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The HTML5 <video> goldrush is on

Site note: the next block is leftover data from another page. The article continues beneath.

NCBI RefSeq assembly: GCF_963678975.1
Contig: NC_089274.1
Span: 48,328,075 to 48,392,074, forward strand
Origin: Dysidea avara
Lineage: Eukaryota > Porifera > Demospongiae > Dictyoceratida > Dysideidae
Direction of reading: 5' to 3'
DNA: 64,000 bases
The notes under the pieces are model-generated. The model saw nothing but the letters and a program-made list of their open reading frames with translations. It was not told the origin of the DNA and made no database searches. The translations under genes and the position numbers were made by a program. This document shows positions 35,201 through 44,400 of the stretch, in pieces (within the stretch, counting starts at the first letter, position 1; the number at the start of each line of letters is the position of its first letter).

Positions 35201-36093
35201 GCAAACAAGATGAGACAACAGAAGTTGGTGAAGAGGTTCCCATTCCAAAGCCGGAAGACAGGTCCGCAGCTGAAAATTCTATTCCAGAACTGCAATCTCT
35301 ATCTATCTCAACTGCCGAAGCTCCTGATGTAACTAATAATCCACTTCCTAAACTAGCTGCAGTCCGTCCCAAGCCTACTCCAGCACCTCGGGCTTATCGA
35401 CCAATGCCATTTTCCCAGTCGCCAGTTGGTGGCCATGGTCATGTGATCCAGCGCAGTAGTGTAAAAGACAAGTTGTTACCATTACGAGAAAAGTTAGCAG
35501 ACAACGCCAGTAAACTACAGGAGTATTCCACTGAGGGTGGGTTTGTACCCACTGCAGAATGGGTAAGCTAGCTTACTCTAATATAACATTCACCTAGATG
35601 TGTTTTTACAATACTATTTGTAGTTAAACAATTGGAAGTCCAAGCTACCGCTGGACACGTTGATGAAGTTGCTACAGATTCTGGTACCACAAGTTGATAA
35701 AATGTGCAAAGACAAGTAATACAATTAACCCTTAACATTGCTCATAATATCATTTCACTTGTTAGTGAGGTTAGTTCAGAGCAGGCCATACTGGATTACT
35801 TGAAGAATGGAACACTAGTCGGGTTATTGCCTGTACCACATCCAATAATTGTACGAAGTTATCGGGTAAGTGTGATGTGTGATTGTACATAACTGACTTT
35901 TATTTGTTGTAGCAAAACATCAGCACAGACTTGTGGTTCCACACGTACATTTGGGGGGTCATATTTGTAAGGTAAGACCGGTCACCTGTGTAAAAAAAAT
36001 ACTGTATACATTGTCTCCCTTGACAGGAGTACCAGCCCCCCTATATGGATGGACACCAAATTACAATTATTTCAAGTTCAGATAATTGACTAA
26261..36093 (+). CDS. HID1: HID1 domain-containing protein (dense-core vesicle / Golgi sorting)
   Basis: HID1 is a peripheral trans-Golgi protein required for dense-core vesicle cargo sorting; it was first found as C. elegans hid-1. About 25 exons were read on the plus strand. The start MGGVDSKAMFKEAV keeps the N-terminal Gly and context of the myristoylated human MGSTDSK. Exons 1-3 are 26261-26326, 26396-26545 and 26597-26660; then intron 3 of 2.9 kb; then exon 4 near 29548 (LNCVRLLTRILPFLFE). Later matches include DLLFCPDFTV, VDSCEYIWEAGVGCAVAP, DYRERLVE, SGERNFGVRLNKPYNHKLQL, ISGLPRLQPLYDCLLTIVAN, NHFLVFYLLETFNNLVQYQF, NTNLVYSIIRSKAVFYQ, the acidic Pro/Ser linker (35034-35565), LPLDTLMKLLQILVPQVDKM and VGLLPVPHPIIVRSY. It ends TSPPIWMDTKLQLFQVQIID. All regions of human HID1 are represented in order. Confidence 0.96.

Now that the ipad is launching this weekend without flash video support many of the web’s top video sites are launching an HTML5 stream to make sure their sites work on this new device. This includes youtubebrightcoveNBCABCTED, and many more. This is the coming of age of HTML5 and the beginning of web developers worldwide taking the plunge into the wonderful new world of multi-media that is native to the markup. This is pretty much a starting signal for web developers around the world to start using <video> instead of flash. Never again should your video not work on an iPhone or iPod! Never again will you struggle with complicated hacks to get your video to play. Now you simply add <video src=”" controls></video> and your problems are solved. Right? Hold one second. Last time I checked HTML5 wasn’t even a W3C Recommendation. Which means that there are some parts of it that are not totally complete yet. Which parts you might be asking yourself? Why, <video> of course. Yep, thats right. Even though all of these companies are launching “HTML5″ <video> streams in time for the iPad, the <video> element in HTML5 isn’t even finished. The problem comes with video encoding and licensing. Let’s start at the beginning shall we? Right now there are 2 main ways that people encode their video online. One is Ogg Theora and the other is h.264. Theora is owned by some open source types. They encourage anyone to license and use their algorithm, totally free of charge. h.264 is owned by some big scary lawyer types. They say that to use their encoding algorithm they want to get paid. How much? It varies, but it ain’t cheap. Now that money doesn’t come out of my nor your pocket. No, its companies like Google and Apple that have web browsers or big video sites that pay that licensing fee. They argue that h.264 is the most efficient algorithm to encode with and worth the price if it allows them to remain kings of the cloud. Chris DeBona of Google even said “If [youtube] were to switch to theora and maintain even a semblance of the current youtube quality it would take up most available bandwidth across the Internet.” On the other side of the web is Firefox which is based around an open source ideology. They don’t have any trouble paying the fat licensing fee but they argue that any future startup might not be able to raise that kind of money just to use the h.264 licensing fee thus preventing them from entering the web ecosphere. On that principle alone Firefox has decided to not support h.264 and has went with .ogg instead. There are debates about which encoding algorithm is better. But it appears if those debates are about to be silenced. And that is really what this post is all about. Once upon a time .ogg was the codec that was actually mentioned in the official HTML5 specification. Then on one fateful day it was dropped from the spec all together. At the current moment there is no codec that is mentioned in the specification. It is a figurative black hole at the center of all HTML5 <video>. And it is now being filled with what is becoming the defacto codec—h.264. Last year Google acquired video compression company On2 for around 100 million dollars. Since then many of us have feebly hoped that they would appropriately license their new video codec and then use their overwhelming strength on the WHATWG(Web Hypertext Application Technology Working Group) to make this the new codec in the HTML5 spec. But alas, our hopes and dreams have gone unanswered. So now we have the iPad and “HTML5 <video>” – and the fat licensing fee. :(

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